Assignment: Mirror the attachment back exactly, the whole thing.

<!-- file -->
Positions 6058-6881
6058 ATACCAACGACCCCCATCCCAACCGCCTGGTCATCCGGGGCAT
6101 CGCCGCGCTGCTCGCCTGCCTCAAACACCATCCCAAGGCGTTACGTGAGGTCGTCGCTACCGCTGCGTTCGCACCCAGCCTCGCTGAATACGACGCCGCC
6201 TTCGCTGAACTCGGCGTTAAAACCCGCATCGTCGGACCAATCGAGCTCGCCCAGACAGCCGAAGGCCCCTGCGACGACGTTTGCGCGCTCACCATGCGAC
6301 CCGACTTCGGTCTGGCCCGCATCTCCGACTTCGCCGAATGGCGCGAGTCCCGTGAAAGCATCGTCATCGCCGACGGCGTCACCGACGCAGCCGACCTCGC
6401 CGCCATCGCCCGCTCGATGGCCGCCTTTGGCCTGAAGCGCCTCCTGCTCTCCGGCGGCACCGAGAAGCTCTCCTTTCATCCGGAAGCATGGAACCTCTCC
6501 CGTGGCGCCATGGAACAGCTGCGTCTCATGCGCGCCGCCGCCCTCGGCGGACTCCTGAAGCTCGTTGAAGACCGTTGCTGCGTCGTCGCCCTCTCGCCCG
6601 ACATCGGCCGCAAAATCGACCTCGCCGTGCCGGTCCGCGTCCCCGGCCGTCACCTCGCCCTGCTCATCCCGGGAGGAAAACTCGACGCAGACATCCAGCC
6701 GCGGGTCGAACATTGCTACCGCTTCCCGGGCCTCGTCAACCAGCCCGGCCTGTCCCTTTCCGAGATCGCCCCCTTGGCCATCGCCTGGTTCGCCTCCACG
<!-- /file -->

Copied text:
Positions 6058-6881
6058 ATACCAACGACCCCCATCCCAACCGCCTGGTCATCCGGGGCAT
6101 CGCCGCGCTGCTCGCCTGCCTCAAACACCATCCCAAGGCGTTACGTGAGGTCGTCGCTACCGCTGCGTTCGCACCCAGCCTCGCTGAATACGACGCCGCC
6201 TTCGCTGAACTCGGCGTTAAAACCCGCATCGTCGGACCAATCGAGCTCGCCCAGACAGCCGAAGGCCCCTGCGACGACGTTTGCGCGCTCACCATGCGAC
6301 CCGACTTCGGTCTGGCCCGCATCTCCGACTTCGCCGAATGGCGCGAGTCCCGTGAAAGCATCGTCATCGCCGACGGCGTCACCGACGCAGCCGACCTCGC
6401 CGCCATCGCCCGCTCGATGGCCGCCTTTGGCCTGAAGCGCCTCCTGCTCTCCGGCGGCACCGAGAAGCTCTCCTTTCATCCGGAAGCATGGAACCTCTCC
6501 CGTGGCGCCATGGAACAGCTGCGTCTCATGCGCGCCGCCGCCCTCGGCGGACTCCTGAAGCTCGTTGAAGACCGTTGCTGCGTCGTCGCCCTCTCGCCCG
6601 ACATCGGCCGCAAAATCGACCTCGCCGTGCCGGTCCGCGTCCCCGGCCGTCACCTCGCCCTGCTCATCCCGGGAGGAAAACTCGACGCAGACATCCAGCC
6701 GCGGGTCGAACATTGCTACCGCTTCCCGGGCCTCGTCAACCAGCCCGGCCTGTCCCTTTCCGAGATCGCCCCCTTGGCCATCGCCTGGTTCGCCTCCACG